The number of people travelling by train rose to record new levels in 2010, with more passengers choosing rail in a peacetime year than at any time since the 1920s, according to figures published today.
The figures, published by the Association of Train Operating Companies (ATOC), show that 1.32bn passenger journeys were made by train last year – a rise of 6.9% when compared to 2009 and a rise of 37% when compared to 2000.
Passengers travelled a record 53.1bn kilometres by train.
Growth was highest in the summer months, which saw a year on year rise of 8%.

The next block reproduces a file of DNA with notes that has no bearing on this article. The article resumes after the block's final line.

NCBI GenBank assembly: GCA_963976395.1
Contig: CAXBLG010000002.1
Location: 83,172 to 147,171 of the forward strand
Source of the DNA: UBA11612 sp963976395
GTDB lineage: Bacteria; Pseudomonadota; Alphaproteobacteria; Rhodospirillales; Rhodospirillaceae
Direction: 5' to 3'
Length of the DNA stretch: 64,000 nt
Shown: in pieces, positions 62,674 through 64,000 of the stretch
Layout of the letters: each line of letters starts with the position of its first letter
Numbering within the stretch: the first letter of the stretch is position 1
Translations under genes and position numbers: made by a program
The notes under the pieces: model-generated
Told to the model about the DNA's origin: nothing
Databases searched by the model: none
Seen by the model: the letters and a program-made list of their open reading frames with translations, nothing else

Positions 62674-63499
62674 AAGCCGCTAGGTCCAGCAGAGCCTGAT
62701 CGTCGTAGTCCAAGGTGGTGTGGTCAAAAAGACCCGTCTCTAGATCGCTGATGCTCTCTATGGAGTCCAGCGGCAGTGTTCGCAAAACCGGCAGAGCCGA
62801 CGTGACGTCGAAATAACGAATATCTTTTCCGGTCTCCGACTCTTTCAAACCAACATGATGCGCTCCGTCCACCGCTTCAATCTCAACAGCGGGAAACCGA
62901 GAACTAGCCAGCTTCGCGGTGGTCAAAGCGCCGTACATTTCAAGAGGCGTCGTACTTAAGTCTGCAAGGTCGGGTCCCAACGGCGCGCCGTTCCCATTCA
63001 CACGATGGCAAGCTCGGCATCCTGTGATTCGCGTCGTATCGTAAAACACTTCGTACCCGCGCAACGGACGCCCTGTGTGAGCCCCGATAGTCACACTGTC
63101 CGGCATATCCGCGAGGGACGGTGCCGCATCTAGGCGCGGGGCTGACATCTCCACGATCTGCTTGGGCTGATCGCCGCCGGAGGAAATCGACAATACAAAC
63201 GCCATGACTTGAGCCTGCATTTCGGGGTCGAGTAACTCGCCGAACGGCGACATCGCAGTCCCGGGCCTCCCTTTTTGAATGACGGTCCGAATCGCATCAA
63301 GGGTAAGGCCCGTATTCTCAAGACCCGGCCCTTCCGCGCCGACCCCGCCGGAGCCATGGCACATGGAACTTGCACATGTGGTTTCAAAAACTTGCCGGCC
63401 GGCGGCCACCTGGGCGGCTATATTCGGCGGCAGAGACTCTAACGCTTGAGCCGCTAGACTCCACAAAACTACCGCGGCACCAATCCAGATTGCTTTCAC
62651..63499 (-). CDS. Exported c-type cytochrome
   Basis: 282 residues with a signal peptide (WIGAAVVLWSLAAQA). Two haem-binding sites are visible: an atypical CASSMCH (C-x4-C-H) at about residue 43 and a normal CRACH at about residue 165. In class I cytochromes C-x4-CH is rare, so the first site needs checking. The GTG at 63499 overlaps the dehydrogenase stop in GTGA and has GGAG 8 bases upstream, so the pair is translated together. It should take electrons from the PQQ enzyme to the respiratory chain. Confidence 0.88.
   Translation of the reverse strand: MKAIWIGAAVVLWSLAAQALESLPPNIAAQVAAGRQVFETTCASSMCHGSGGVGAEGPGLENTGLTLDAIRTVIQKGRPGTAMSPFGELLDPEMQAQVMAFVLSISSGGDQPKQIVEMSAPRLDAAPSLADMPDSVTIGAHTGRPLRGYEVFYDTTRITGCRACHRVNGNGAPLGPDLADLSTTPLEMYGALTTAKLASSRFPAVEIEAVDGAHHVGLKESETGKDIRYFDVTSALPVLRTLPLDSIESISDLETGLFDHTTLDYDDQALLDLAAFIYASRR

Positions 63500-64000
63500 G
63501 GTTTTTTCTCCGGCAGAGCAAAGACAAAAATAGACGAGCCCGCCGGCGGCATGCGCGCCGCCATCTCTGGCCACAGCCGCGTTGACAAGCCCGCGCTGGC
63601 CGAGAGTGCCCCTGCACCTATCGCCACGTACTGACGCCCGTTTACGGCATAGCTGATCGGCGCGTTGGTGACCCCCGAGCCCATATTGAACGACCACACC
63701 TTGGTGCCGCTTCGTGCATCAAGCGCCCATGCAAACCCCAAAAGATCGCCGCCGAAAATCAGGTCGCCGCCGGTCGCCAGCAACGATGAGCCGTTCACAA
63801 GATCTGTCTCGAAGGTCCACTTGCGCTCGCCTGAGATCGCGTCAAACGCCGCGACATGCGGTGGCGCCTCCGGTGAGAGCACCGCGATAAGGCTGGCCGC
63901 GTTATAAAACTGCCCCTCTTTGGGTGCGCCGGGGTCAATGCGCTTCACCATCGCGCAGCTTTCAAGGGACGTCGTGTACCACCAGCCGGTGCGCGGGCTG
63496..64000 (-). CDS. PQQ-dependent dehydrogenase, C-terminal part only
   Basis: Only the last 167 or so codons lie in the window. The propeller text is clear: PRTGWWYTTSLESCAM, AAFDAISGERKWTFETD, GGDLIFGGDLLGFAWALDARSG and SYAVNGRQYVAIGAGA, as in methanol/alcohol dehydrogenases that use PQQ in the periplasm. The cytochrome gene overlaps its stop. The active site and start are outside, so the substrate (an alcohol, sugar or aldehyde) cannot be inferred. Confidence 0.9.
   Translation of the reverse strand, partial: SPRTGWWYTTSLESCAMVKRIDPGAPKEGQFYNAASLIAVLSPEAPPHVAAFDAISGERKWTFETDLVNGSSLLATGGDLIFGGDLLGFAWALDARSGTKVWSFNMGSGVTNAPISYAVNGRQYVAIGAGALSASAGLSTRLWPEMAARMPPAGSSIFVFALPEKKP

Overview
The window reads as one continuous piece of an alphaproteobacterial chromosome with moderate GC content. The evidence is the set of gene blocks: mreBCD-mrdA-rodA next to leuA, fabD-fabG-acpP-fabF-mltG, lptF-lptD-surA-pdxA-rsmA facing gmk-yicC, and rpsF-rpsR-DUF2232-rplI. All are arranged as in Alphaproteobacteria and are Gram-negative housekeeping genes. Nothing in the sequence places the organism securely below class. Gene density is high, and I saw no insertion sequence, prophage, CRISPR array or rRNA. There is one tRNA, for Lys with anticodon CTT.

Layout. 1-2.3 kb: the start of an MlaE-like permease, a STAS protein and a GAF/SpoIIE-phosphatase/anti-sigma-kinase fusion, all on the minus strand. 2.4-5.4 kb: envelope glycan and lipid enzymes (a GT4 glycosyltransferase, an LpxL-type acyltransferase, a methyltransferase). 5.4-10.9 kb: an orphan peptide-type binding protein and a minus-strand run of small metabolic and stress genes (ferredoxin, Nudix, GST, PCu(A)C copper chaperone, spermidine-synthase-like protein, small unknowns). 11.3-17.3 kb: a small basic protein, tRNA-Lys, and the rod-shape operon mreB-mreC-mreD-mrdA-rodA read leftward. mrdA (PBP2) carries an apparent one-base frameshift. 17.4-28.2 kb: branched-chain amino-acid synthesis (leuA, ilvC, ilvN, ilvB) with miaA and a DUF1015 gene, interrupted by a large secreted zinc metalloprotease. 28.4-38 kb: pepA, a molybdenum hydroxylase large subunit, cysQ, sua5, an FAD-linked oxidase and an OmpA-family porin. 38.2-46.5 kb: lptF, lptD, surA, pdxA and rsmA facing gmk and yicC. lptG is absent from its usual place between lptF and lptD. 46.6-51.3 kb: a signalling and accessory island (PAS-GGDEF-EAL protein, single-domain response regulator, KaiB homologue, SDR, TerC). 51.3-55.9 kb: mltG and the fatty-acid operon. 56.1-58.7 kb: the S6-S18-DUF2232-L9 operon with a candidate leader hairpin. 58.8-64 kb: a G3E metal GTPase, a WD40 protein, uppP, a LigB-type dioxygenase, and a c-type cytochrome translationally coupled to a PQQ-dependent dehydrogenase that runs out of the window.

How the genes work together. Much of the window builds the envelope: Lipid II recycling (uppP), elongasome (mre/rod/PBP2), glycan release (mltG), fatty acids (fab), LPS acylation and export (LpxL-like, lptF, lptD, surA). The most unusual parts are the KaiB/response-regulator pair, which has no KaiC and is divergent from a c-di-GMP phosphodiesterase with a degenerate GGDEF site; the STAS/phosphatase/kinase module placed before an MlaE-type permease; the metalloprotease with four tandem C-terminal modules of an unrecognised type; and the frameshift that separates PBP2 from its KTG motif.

Year on year demand also grew strongly during the final quarter of the year despite two heavy bouts of snow in December that caused disruption across all forms of transport and across the country.
This is the highest number of passenger journeys made in a peacetime year since the mid 1920s when the railway was roughly twice the size that it is now and the vast majority of the network ran on steam trains.